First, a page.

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Total Plunges on Third Day of North Sea Gas Leak: Paris Mover

Total SA slumped the most in more than three years as Europe’s third-largest oil company battles to contain a gas leak in the U.K. North Sea.

Total shares slid 6 percent to 38.56 euros in Paris, the steepest decline since December 2008.

“The situation is worrying,” Alexandre Andlauer, an analyst at Alphavalue SAS, said by telephone. “There is precedent after what happened with BP.”

Total evacuated the Elgin platform and production was halted after a “well control problem” caused a leak on March 25. The French producer, the most heavily weighted stock on the benchmark CAC 40 index, has flown in outside experts and drilling a relief well to stem the leak could take six months.

“From initial reports, the situation doesn’t seem as worrying as BP’s Macondo because Elgin isn’t as deep,” Andlauer said. “If a relief well is what is needed, six months is a long time to wait. The best thing is to avoid the stock.”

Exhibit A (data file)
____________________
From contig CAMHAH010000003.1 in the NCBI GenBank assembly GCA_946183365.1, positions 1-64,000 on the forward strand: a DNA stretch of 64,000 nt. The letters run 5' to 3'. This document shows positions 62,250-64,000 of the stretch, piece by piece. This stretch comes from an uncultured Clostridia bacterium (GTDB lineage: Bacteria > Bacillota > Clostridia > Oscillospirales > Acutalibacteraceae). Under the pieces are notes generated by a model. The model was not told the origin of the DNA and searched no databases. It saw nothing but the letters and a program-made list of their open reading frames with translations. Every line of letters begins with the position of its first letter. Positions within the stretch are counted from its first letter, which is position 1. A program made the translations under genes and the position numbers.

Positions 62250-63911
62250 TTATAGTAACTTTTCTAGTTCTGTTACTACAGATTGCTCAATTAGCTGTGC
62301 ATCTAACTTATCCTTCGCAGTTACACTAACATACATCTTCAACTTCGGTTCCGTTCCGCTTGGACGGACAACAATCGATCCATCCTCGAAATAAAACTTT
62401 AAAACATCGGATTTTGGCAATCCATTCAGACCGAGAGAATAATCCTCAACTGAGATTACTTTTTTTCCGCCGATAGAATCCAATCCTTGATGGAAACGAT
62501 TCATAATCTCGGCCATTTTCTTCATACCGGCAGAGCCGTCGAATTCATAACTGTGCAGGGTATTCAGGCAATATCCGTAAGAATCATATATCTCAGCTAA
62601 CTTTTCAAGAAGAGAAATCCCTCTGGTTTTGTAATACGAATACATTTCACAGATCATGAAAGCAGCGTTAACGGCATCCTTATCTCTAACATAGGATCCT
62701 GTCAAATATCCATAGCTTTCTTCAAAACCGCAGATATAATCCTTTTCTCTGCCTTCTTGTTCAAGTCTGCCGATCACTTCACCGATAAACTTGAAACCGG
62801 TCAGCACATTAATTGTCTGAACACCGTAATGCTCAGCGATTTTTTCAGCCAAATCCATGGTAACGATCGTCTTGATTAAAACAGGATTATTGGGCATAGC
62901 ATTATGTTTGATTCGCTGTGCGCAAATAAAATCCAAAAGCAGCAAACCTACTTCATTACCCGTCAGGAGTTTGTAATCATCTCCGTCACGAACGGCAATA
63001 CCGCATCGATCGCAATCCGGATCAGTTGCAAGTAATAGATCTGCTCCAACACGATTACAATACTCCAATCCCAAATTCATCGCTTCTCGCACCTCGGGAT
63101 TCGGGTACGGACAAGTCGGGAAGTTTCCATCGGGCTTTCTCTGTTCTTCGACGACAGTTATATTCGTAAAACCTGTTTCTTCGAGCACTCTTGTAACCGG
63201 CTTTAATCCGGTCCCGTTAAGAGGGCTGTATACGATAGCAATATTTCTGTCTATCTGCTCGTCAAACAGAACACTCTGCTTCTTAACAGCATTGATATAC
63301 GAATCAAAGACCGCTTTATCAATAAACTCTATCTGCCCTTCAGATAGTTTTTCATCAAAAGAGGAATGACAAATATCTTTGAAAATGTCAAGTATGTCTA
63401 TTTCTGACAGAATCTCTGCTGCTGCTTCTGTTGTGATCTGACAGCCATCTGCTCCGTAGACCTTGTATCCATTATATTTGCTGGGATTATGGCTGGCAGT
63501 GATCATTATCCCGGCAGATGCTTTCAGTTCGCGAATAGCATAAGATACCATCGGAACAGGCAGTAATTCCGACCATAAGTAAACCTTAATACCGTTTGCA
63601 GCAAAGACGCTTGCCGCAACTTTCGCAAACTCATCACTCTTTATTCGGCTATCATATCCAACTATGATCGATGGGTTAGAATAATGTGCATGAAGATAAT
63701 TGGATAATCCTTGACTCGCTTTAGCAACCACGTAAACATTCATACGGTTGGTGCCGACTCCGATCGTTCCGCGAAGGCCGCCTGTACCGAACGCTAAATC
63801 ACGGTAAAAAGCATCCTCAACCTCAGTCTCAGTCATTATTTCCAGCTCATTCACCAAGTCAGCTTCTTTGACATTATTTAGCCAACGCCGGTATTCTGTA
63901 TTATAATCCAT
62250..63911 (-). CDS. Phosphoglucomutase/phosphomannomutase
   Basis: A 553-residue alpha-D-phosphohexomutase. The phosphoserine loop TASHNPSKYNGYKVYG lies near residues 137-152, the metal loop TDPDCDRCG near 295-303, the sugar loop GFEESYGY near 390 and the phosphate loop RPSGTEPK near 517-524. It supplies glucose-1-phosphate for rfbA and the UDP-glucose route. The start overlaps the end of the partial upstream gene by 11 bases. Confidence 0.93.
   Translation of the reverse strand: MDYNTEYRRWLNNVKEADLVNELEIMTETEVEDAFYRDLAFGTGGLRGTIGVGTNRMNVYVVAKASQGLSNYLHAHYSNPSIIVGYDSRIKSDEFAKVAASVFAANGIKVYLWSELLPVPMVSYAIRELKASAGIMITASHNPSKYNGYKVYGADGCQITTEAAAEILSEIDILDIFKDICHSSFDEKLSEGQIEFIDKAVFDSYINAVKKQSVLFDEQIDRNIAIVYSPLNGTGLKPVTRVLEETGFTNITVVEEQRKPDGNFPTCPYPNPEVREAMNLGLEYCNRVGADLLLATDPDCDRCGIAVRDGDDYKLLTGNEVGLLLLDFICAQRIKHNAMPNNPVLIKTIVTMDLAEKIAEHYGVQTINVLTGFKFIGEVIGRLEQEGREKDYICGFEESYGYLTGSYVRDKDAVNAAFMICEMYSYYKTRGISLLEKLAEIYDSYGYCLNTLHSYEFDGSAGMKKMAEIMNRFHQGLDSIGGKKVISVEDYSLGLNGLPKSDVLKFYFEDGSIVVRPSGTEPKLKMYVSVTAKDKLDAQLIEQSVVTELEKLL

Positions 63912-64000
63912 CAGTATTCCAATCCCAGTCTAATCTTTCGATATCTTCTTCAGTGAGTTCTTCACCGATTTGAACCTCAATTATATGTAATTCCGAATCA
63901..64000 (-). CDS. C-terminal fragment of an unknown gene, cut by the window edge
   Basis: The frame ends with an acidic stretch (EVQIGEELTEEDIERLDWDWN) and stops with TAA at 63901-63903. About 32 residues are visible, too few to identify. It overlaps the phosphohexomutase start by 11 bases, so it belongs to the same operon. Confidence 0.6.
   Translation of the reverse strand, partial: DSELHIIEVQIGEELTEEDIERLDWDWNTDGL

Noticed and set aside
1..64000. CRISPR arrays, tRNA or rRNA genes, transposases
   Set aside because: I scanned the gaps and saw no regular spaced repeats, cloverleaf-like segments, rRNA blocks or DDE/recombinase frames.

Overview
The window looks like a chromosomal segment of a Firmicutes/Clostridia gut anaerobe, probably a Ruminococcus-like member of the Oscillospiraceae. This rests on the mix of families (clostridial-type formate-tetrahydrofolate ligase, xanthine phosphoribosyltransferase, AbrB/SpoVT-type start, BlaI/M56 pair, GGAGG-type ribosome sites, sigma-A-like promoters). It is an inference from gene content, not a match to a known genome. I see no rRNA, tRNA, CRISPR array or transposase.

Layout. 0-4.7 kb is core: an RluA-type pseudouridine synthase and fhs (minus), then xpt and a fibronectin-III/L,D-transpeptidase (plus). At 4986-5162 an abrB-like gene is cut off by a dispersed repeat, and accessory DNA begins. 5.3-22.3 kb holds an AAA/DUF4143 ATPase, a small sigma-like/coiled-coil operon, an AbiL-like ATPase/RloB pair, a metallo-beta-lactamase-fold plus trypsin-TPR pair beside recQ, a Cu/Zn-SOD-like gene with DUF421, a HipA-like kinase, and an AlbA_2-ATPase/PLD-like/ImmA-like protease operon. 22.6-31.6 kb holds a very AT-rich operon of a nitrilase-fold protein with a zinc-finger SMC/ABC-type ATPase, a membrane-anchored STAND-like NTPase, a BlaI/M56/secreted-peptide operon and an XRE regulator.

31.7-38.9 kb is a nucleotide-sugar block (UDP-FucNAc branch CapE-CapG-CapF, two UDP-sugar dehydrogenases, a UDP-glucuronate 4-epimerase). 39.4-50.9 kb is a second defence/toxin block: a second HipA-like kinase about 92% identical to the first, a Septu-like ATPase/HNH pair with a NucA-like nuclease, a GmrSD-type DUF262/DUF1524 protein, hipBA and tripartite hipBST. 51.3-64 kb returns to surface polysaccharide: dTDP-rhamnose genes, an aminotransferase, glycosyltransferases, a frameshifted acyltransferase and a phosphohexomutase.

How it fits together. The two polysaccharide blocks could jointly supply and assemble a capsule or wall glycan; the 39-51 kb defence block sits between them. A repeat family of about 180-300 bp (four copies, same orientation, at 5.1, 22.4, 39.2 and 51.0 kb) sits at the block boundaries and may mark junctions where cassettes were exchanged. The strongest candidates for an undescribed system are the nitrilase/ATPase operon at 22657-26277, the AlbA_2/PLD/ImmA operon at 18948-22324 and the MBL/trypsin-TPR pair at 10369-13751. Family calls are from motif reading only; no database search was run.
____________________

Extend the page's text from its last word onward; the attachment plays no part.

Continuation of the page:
BP was the operator of the doomed Macondo well whose blowout destroyed the Deepwater Horizon rig and killed 11 workers in April 2010.

As well as gas, about 23 metric tons of condensate, a type of light oil, has been released from the leak above the water on the platform, Brian O’Neill, a Total spokesman in Aberdeen, said today by telephone.

Total said the well causing the leak remained plugged and gas was coming from a smaller reservoir nearer to the surface. The leak may exhaust itself naturally, said David Hainsworth, a health, safety and environment manager for the company.

“At this stage, the leak has not been located and a timeframe to stop it remains unclear,” Bernstein Research analysts including Oswald Clint wrote in a note. “A best case is that the leak stops naturally within a number of days or weeks. A worst case is that Total is forced to drill a relief well.”

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